The “Work-life Balance” vs. “Work-life Integration” Debate – Part I

The once hot topic of “work-life balance” is losing support in favor of a theory that doesn’t sound all that different but is claimed to be not only better but more attainable.

The newer-kid-on-the-work/life/balance-block is work-life integration.

What are these two theories and how do they differ?

Kelsie Davis provides these basic definitions of each philosophy:

Work-life balance suggests “employees shouldn’t be entirely consumed by work responsibilities.  Companies who advocate balance “are more likely to have generous, but still defined, vacation policies” and “encourage employees to work a pretty normal schedule (9-5ish) with a little flexibility. They also discourage workaholics.” Companies support an approach that’s more of a “hard, defined line between work and life designed to keep one from encroaching on the other.”

Work-life integration suggests an incorporation of “work and life into one conglomerate, fulfilling purpose…” Supporting companies are likely to have an undefined vacation policy with the understanding that employees won’t abuse it. They are “more likely to have a ‘just get the job done’ attitude . . . not caring in which hours the work is getting done . . . creating a more blurred line between work and life (but ideally, employees don’t become overwhelmed by work or too consumed by life).”

As one would expect, each philosophy has it advocates and nay-sayers.

Team work-life balance maintains:

 People need a definite end to the work day.

  • This hard line protects them from being always “on call”.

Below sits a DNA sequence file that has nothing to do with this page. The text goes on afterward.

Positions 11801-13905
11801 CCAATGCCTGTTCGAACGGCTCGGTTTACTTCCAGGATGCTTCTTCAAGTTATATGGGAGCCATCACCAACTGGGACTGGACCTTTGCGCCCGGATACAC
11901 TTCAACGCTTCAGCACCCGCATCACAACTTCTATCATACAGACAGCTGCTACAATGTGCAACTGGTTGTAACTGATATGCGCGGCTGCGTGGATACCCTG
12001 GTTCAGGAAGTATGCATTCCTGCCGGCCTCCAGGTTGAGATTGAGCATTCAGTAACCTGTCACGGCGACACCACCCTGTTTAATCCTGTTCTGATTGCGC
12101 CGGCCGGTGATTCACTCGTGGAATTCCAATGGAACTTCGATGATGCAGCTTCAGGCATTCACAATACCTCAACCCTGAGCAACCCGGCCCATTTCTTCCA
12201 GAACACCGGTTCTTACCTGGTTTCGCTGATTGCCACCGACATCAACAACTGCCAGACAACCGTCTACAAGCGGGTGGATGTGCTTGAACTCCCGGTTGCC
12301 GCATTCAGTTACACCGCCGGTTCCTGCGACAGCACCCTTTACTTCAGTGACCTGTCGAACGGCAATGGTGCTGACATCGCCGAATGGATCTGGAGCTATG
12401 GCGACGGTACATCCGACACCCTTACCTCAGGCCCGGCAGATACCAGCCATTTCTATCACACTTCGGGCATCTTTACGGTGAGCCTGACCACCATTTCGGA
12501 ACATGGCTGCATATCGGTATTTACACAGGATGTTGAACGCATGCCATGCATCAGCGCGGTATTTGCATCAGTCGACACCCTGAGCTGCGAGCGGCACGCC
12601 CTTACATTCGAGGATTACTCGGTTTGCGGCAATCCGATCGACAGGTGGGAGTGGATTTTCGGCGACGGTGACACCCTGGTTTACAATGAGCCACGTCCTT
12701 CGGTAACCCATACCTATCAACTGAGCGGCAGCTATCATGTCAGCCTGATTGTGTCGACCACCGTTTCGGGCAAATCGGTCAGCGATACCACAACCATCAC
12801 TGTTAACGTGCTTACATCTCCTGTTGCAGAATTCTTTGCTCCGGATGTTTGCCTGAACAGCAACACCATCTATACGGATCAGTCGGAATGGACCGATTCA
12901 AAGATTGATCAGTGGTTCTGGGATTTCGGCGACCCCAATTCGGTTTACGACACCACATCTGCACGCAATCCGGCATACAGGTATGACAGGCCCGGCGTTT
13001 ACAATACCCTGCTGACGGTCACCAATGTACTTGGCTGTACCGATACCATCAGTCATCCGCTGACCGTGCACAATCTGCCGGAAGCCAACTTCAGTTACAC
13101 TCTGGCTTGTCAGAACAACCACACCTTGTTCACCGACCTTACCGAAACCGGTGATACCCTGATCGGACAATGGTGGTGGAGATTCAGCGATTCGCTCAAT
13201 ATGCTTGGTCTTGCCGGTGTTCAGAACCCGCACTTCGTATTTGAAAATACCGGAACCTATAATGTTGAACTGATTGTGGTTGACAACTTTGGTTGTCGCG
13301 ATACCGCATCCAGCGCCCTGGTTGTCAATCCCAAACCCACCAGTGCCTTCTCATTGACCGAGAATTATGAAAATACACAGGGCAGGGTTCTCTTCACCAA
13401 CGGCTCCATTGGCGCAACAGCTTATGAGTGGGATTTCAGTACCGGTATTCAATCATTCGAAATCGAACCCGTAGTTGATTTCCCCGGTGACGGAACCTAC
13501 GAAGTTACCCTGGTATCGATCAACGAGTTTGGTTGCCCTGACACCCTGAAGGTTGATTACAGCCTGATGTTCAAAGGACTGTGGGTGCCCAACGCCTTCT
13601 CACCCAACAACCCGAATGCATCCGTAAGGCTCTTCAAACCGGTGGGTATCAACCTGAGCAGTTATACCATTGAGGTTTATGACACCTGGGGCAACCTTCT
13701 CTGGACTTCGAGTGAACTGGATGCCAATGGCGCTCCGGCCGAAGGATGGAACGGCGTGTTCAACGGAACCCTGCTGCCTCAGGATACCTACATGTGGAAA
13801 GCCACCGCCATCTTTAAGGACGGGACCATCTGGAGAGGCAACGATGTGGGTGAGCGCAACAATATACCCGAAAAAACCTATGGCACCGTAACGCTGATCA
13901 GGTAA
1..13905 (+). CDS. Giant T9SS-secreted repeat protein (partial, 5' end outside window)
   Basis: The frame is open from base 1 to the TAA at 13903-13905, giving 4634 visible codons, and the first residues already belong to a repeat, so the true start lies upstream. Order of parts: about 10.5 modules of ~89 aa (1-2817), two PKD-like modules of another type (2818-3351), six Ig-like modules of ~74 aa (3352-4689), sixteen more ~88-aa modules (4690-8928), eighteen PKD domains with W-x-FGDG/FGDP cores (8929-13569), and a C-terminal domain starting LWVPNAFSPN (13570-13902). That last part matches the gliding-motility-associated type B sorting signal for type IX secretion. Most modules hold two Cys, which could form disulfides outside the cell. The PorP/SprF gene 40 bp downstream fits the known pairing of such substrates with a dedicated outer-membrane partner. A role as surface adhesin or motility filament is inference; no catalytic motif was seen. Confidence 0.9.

• Defined hours provide accountability.

Team work-life integration claims:

  • Allowing people to work when and where it best suits them is preferable.
  • Taking full advantage of the flexibility afforded by technology is a win-win situation—even at 10 pm.
  • People can “manage” themselves and be trusted to get the job done.

The advancements in technology have progressed to where being “always on” and “always connected” are considered the norm. Therefore, it’s easy to see how a hard line between work and life has become much more difficult to maintain and to some employees, is now seen as less desirable.

In today’s world and across many employment scenarios, life and work surely have meshed—a situation that more closely relates to “integration” than it does to the idea of “balance.”

While for some, the idea of after-hours work is at best unpleasant, at worst unthinkable, others see it as somewhere between a solution to a hectic schedule and the best possible scenario.

Personal preferences aside, work-life integration continues to gain traction as a more viable way to attain both the career achievements and the family/leisure life most people desire. In the next installment, we’ll delve further into the pros, cons and specifics that distinguish the two theories.

Loehr Staffing can offer you a career that fits the freedom and flexibility your lifestyle demands. We also offer a highly-competitive pay package along with a benefit program that includes portable medical insurance, a referral program, and skills enhancement training. Contact us today.

 

Economic Growth Causes Retention Crisis

b loehr - recruit retainIt’s a good news, bad news situation.